New York and Minneapolis were among the first districts after Dale to recognize that they needed to get out of the sponsoring business. The Minneapolis board saw the disconnect between its anti-discrimination policy (which includes sexual orientation) and the Boy Scouts' ban on gay
This was clearly unacceptable, according to then-board chair Judy Farmer, because the district sponsored and paid the leaders of 15 troops in inner-city schools. The district gave the troops until December 31, 2000, to find new sponsors and leaders but allowed them (and other troops not sponsored by the district) to continue meeting in school buildings on the same basis as other community
The board voted on the Scout issue in October, which was less than a month before voters decided on a $320 million school levy. "We were in the middle of a referendum campaign, so we were obviously concerned about how the Boy Scout issue would affect the vote," Farmer says. "But many people said that, even though they disagreed with us on this, they weren't going to take it
out on the kids." The referendum passed.
Most of the criticism, Farmer notes, came from out-of-towners. After the Scout vote, "I started getting e-mail from all over the country against what we had done," she says. "I'm pretty sure there was an organized national effort by more conservative groups. I was hearing from Montana, California, Texas."
Nearby Saint Paul has taken a different tack with the Scouts. Even before Dale, the Indianhead Council that serves Saint Paul Scout troops had asked the school district for diversity training that dealt specifically with issues of sexual orientation. The district provided it and continues to sponsor several troops in its schools.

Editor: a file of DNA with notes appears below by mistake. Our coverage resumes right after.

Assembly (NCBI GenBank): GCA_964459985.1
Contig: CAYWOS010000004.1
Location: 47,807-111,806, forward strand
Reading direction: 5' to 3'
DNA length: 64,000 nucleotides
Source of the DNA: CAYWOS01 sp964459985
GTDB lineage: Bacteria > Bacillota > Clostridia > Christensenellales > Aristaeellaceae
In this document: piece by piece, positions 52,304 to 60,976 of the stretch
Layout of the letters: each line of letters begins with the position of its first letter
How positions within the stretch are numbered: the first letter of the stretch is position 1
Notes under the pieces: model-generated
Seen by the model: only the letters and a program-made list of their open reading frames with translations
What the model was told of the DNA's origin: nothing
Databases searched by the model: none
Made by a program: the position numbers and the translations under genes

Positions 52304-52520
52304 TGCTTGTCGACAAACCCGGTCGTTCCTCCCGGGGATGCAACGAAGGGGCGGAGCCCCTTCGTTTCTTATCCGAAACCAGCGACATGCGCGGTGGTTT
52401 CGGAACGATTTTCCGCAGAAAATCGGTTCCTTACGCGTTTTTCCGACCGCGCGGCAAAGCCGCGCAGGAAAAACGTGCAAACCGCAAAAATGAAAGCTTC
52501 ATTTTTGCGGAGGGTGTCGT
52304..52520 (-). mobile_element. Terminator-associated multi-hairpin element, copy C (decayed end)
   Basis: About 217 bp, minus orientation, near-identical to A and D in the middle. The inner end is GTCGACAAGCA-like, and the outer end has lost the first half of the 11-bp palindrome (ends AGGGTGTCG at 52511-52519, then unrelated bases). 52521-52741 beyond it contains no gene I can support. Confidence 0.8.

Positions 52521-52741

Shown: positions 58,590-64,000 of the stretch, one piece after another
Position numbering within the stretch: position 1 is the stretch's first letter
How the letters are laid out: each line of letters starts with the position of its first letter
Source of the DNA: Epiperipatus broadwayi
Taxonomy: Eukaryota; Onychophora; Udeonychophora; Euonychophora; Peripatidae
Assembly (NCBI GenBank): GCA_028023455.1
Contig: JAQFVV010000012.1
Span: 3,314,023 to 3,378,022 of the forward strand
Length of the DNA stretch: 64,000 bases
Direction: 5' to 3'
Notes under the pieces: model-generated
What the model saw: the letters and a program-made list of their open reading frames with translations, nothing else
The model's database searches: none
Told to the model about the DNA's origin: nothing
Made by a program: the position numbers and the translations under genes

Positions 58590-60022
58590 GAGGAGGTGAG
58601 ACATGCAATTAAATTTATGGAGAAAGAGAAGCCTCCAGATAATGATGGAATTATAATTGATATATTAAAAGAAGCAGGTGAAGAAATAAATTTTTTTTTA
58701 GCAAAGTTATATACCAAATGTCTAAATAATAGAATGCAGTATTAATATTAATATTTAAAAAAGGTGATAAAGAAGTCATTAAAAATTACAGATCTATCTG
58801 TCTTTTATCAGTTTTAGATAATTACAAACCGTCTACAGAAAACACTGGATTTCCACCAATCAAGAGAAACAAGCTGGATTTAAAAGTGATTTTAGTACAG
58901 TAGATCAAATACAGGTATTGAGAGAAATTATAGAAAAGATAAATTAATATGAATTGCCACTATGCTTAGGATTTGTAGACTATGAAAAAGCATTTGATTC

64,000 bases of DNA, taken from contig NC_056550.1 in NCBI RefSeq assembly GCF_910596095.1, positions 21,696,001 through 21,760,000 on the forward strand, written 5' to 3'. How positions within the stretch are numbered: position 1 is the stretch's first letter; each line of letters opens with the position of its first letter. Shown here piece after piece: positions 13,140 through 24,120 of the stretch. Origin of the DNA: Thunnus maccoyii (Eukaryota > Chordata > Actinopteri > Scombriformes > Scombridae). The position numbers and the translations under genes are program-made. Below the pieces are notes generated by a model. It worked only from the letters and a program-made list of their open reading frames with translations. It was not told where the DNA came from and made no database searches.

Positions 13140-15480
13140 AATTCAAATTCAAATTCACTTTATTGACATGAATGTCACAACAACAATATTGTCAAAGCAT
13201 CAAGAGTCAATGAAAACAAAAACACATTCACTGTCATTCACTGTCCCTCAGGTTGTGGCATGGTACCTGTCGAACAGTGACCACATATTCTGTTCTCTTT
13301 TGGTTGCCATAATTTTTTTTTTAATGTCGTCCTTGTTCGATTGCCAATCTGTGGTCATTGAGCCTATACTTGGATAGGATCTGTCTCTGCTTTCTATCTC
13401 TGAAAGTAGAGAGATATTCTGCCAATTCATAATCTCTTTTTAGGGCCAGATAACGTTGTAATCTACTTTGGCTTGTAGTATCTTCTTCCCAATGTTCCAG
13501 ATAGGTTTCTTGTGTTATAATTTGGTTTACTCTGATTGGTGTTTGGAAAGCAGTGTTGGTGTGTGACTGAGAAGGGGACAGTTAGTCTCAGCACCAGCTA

York, Indianhead's director of communications, says the council is concerned about the behavior, rather than the sexual orientation, of leaders. "The fact that an individual might have a partner, versus a husband or a wife, would not become an issue, and we as a local council would not intervene and dismiss that leader," he says. But a person who takes a Playboy magazine to a meeting and holds it up and says, 'OK, boys, to be a real man, you have to bed a different woman
every night -- that leader would be out immediately.".
The national council of the Boy Scouts has yanked the charters of several troops whose sponsoring organizations said they did not accept the ban on gay leaders. And gay-rights organizations are not satisfied with local troops' renouncing the national organization's policy.
"Even if a local or regional is trying to do the right thing, ... these locals and regionals still pay dues to the national organization," says David S. Buckel, senior staff attorney at Lambda Legal Defense in New York. "So kids are taking money out of their pockets to pay dues to a national anti-gay organization. Schools have to be very concerned about any association at all with that kind of discrimination."